IAN WIECZOREK - Visual Artist

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A multimedia solo exhibition/installation in Ballina Arts Centre,
Co Mayo, Ireland in March to May 2019.

Slideshow of installation images:


The show is an exploration of the phenomenon of borders, reflecting both current socio-political events and a continuing narrative within my work: the border as a physical barrier, its implications and its porosity – a theme I have been researching over the past ten years. While recent events in various parts of the world have injected a fresh significance and relevance, borders have existed since the earliest times; and they have always been crossed, regardless of the level of difficulty presented. Avoiding commentary of an overtly politicised nature, my work engages with the subject as a reflection of the human condition

(Excerpt from VAI News Sheet July-August 2019 ‘How Is It Made?’)

A major strand of this exhibition has involved the making of paintings based on low-resolution images harvested from the internet. Stripped of specific context, the images transcend their original documentary intentions and assume more malleable, subjective significance. The paintings - such as the Crossing series and associated works - isolate the subject-figures from their surroundings and any localised context, and offer a more universal reflection on the resilience and perseverance of the human condition.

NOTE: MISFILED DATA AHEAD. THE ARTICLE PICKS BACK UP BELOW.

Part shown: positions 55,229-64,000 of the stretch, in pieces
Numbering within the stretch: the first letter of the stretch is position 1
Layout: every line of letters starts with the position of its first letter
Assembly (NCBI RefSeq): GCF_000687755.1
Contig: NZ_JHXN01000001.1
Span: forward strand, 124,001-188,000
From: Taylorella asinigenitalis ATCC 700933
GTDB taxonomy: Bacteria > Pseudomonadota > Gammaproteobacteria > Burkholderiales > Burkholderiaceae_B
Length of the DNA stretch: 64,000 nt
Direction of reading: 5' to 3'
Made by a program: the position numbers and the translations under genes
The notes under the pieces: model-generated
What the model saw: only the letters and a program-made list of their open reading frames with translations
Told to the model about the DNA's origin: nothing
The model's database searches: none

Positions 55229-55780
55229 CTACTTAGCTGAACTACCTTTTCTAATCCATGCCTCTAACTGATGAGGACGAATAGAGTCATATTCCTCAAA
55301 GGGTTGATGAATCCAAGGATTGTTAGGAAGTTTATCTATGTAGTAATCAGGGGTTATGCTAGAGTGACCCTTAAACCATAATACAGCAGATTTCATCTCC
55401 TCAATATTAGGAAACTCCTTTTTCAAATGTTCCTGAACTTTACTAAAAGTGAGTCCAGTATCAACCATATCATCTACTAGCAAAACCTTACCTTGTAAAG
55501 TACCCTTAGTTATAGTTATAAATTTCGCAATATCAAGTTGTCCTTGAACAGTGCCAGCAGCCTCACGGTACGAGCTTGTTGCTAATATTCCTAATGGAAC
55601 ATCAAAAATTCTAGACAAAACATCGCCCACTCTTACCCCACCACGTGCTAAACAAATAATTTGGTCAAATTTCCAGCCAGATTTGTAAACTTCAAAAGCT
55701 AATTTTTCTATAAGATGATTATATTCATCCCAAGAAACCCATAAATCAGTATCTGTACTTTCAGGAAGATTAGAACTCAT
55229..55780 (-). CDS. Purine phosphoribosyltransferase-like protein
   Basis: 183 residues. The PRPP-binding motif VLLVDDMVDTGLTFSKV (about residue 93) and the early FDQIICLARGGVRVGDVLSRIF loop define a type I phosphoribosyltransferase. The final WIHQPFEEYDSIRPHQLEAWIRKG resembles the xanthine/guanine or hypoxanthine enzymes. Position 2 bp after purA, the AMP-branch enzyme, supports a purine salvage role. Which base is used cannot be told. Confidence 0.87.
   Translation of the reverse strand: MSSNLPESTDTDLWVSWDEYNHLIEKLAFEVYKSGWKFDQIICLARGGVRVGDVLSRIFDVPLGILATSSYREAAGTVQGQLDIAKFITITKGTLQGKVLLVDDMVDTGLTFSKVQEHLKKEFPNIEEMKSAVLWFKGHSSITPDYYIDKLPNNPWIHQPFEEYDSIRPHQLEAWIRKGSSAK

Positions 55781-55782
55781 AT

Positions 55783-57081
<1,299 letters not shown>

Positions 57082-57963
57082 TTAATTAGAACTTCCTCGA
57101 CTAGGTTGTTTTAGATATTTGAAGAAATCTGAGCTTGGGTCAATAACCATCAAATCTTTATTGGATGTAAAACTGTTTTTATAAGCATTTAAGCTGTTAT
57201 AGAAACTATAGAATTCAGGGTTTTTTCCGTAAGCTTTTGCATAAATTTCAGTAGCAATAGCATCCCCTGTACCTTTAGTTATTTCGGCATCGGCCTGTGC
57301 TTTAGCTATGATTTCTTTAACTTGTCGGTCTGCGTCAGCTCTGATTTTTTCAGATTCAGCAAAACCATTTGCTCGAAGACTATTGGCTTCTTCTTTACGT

Compulse is taken from an infra-red surveillance video showing the surreptitious movement of people in transit. The consequence of the low quality technology of the surveillance equipment used, the shifting and indistinct imagery echoes the unofficial nature of the activity. We have no way of discerning where this is taking place, so, rather like the blurred quality in Wieczorek’s paintings, we can look at this in its generality and universality rather than in the specific details. The quality of the video also recalls the imagery of ultrasound screening used in hospitals, and together with the pulses of movement, there is some allusion to innate biological nature as regards the compulsion, and often necessity, to cross lines.

CROSSTALK explores other more spatial thematic responses based on the semiotics and physical manifestations of border environments. The works reference border markings both official (signage, etc) and unofficial (such as the simple cross markers that are erected in Mexican border towns), and associated physical structures (such as chain-link fencing, and the ‘Czech hedgehog’ anti-vehicle hardware that featured as pert of the Berlin Wall.)

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